Hans Huber

(b. Eppenberg-Wöschnau, 28.6.1852; d. Locarno, 25.12.1921)

Sommernächte, Op. 86

Eine Serenade


During the second half of the nineteenth century, many composers revived the serenade of a century before. It ceased to be music to accompany a social occasion and became instead an outlet for ‘lighter’ music in an age when opera and the symphony had become vehicles for man’s deepest emotions. Many ‘serenades’ appeared for piano or organ (Mendelssohn, Edward MacDowell), voice or instrument and piano (Schubert, Fauré, Massenet, Saint-Saëns), chamber group (Hugo Wolf, Richard Strauss), string orchestra (Dvorak, Tchaikovsky, Elgar, Suk) and for full orchestra (Brahms, Stenhammar). Later still, composers such as Stravinsky and Britten would add to the list.

Hans Huber wrote this serenade in 1884, and gave it the title Sommernächte. The Swiss composer had studied at Leipzig, a pupil of Oscar Paul, but was living in Basel, where he was trying to find permanent employment (he was later to do so, teaching at Basel Conservatory; he would eventually become its director). His output was quite large - eight symphonies, five operas and concertos for piano, violin and cello.

His one symphonic essay so far had been the 1882 Tellsymphonie, OP. 65, and still to come were symphonies that bore subtitles such as Heroic and Academic, so the Sommernächte serenade allowed a clear lightening of atmosphere. He also seems to have been having difficulty working on a second symphony, which he later abandoned (his true second did not appear until 1900), and it is possible that the serenade was an attempt to revive his inspiration. Brahms’s two serenades had performed a similar role for another hesitant symphonist.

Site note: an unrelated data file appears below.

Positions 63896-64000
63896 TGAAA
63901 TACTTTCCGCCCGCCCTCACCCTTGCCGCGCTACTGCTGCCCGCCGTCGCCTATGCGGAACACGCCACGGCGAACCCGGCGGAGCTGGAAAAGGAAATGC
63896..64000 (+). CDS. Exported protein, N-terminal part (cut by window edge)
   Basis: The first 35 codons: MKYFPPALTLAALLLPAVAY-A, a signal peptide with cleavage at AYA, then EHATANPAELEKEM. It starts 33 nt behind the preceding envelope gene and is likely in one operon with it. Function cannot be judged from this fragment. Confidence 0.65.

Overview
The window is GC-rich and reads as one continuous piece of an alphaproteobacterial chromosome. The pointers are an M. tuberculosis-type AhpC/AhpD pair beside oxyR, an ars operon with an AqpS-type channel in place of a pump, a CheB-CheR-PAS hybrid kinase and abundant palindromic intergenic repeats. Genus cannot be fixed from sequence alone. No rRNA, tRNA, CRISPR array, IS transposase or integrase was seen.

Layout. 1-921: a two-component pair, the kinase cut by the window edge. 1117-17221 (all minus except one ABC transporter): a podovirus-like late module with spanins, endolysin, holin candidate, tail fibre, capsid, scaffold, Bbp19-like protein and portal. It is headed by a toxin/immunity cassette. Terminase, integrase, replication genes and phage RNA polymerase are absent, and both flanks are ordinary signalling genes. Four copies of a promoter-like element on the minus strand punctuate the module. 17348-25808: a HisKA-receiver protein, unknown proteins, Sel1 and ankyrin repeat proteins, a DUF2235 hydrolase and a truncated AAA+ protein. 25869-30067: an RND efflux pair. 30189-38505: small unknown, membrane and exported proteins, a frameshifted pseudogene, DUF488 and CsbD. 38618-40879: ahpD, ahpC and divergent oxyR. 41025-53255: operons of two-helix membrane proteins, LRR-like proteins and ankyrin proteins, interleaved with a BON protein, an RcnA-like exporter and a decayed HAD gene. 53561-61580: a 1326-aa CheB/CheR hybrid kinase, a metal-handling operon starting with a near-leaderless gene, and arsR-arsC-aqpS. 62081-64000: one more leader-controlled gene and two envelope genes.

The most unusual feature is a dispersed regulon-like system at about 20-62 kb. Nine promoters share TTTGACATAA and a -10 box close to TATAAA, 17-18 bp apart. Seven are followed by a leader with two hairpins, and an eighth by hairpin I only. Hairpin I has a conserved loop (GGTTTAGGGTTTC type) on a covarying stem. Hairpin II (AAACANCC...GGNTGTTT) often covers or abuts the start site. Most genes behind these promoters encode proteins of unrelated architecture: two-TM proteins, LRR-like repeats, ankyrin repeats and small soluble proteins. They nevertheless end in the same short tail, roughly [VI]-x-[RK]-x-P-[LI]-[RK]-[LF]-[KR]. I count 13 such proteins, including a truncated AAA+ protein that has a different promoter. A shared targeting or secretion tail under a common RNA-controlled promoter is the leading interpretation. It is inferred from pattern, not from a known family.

The Sommernächte serenade has four movements, clearly following a symphonic model, with the scherzo second. The spirit of Mendelssohn is never far away (as befits music from a Leipzig-trained composer) and is very evident in the Scherzo.

The work was first performed in Basel, on 15 March 1884.

Nachdruck eines Exemplars aus der Sammlung Phillip Brookes, Roxas City.